As the holidays are coming our way, now is the perfect time to bake goodies for your friends and family as homemade gifts, or for yourself as a treat to enjoy after working hard in your Fall Quarter classes! I tested out 3 holiday based recipes (Gingerbread Whoopie Pies, Pumpkin Pie, and Peppermint Kiss Thumbprint Cookies) to see how I would do and share some overall commentary and tips for each recipe I made!

Overall Tips on Baking

Plan ahead of time to see when you are able to bake with no distractions or no plans!
– Whenever you plan on baking something, be sure to read the whole recipe to see what ingredients you have already at home and get all of the necessary ingredients that you need a day or two days before baking.
– Always take your time! There is no such thing as rapid baking so patience is key to bake successfully! Otherwise, your goodies will not turn out the way you would like them to. Trust me, I have learned that the hard way.
– After planning and preparing your ingredients, remember to have fun with your recipe! Even if you are trying to follow the recipe as accurately as you possibly can, you are able to enhance the recipe in your own ways!
Optional: If you are a cautious baker like me, you understand my struggling feelings when following the exact temperature and bake time for recipes; I get scared of following them because every time I do, I end up getting my goodies burnt! So my personal tip is to lower the baking temperature a little bit (i.e 425 degrees to 400 degrees). You can never be too careful!

Gingerbread Whoopie Pies Recipe

– If you are planning to bake multiple recipes (including this one), I suggest you prepare the dough for this recipe before any other recipe because the gingerbread dough has to be refrigerated for about 3 hours before baking.
– Although it is titled “Lemony Gingerbread Whoopie Pies Recipe,” I did not use the recipe given for the lemon flavored filling because I forgot to buy lemon extract BUT I did use a similar recipe for the filling.
– After 3 hours of refrigeration, the recipe states that you are supposed to shape the dough into one inch balls and roll them in sugar. I chose NOT to roll them in sugar due to the fact that I did not want to make the pies too sweet. So I kept them how there were and put them on my cookie sheets (which I sprayed cooking spray, even if the recipe said to use “ungreased” baking sheets).
– A trick I always use whenever I am working with dough is that I keep a bowl of flour next to me and flour my hands so that I am able to shape the dough without getting it sticking on my hands. I also decided to flour the glass cup that I used to flatten the balls with.
– I changed the temperature and lowered it from 350 degrees to 325 degrees.
– If you are not a person who likes to eat things with filling in them, fear not! The gingerbread by itself is just as good! So if you would like to save some time or choose to not make the filling, do not worry!

Pumpkin Pie Recipe

pie and kiss flip

First attempt of making a pumpkin pie! Image by Author

– You have to be careful with baking when it comes to pumpkin pies and pre-made pie crusts because the pie itself may look great but the crust itself might have a burnt problem! What’s on the inside matters as much as the outside!
– Because this is my first time making a pumpkin pie, I thought it was way too simple to make! However, I did misread the recipe and the pie crust of my first pumpkin pie attempt was very burnt!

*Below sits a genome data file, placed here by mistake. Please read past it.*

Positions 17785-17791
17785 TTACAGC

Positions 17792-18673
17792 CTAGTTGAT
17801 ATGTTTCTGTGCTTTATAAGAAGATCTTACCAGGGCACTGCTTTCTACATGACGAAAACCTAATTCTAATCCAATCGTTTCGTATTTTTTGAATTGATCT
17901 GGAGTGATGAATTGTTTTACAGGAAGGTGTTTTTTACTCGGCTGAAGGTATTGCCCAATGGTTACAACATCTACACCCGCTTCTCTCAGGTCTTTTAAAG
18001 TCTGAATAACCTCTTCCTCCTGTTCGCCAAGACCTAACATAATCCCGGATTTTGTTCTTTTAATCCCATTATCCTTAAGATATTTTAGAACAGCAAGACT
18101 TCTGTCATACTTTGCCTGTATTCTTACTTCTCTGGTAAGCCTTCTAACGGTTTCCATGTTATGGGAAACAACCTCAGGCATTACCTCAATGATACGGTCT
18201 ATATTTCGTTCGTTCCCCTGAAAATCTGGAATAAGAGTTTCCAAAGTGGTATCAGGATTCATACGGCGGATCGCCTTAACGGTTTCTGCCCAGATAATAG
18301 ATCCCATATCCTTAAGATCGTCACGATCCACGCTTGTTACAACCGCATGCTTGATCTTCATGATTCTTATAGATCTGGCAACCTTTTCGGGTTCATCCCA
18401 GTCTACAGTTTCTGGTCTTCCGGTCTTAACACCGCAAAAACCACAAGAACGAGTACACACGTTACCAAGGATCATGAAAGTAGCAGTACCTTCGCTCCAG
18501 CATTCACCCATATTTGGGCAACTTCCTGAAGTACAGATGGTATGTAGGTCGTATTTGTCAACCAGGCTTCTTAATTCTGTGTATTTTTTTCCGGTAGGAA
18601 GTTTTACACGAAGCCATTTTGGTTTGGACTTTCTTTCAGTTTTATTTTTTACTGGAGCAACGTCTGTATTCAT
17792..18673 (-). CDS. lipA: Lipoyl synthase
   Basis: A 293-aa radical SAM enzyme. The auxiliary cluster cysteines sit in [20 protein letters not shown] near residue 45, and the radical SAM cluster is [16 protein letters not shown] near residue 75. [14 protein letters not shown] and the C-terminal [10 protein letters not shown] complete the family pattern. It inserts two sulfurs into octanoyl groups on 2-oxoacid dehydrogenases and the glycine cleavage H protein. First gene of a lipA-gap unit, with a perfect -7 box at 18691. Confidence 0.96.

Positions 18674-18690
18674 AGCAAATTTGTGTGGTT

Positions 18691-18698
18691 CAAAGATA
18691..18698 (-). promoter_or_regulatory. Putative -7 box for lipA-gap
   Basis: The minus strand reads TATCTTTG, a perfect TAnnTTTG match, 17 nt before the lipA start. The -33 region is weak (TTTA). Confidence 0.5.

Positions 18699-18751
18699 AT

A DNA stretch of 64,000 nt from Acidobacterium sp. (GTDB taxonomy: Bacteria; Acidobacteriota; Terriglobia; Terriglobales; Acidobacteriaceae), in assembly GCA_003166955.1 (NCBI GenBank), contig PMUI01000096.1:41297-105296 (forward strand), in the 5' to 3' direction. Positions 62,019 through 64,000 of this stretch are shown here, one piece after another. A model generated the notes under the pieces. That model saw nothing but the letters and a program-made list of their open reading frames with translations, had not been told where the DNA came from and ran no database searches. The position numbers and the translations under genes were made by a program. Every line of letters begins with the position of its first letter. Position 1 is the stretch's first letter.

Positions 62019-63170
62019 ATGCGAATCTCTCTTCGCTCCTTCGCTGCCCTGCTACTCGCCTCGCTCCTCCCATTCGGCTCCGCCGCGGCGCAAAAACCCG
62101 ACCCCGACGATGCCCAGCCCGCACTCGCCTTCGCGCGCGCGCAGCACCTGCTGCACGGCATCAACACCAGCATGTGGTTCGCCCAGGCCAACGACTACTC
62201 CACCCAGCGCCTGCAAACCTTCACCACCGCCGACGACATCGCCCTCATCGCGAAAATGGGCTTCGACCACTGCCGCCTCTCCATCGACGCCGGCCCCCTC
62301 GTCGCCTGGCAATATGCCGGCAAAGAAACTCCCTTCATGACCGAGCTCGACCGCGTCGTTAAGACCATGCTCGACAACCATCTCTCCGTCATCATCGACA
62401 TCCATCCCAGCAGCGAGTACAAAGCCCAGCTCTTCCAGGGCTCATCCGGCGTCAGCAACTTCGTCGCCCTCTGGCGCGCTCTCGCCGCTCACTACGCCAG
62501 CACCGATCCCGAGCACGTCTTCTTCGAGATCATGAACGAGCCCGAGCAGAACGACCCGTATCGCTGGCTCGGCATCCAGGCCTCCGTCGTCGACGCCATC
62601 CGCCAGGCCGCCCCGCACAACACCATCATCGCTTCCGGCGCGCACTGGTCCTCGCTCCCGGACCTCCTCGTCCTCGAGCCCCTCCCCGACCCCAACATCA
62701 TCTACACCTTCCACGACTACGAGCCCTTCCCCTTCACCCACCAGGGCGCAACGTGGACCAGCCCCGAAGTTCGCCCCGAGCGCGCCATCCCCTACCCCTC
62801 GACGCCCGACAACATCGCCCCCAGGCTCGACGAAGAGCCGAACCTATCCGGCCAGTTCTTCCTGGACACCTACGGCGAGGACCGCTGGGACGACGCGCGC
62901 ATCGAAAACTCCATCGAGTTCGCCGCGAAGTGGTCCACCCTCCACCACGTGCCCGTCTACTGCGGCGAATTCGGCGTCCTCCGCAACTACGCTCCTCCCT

– There are two different temperatures that you have to use in order to bake this pumpkin pie successfully! Do not make the mistake I did and stuck with one temperature! I changed the first temperature from 425 degrees to 400 degrees and the second temperature from 350 degrees to 325 degrees for my second attempt of baking a pumpkin pie.
– Remember that after 15 minutes, the initial temperature of the pie gets lower and stays in the oven for about 30 more minutes!

Peppermint Kiss Thumbprint Cookies Recipe

kiss cookies flip

Cookies and pies ready to go! Image by Author

– Out of all three recipes, so many people that I asked to try my baked goods out have chosen this one as their favorite!
– Remember to slowly combine the dry ingredients with the wet ingredients because if you do it quickly, the dough itself will not be as smooth as when you put it in slowly. Slow and steady wins the race (and gives delicious cookies)!
– After having the cookies cool down for a couple of minutes, be sure to immediately put in the melted chocolate in the center of each cookie and top it with a peppermint kiss! Otherwise, the melted chocolate will dry and you will not be able to top the cookie with a kiss!

I hope you will have as much fun as I did when I baked all of these recipes! Happy baking!


Why You Should Partake in Undergraduate Research and How to Get Started

I’m sure that most of you by now have heard of at least one undergraduate research project being on done campus, or maybe you’ve seen mention of it on the University of Washington Bothell’s website. At first, the word “research” may seem a little intimidating; it reminds you of long, painful, fifteen page essays that consist of many, many hours of staring blankly at a computer screen and chugging coffee until 2am. But I am (a fellow undergrad researcher studying the behaviors and vocalizations of our campus crows) here to tell you the truth about partaking in undergraduate research here on the UWB campus and bring to light all of the possibilities and benefits that can go along with it!

Don’t get me wrong, it’s hard.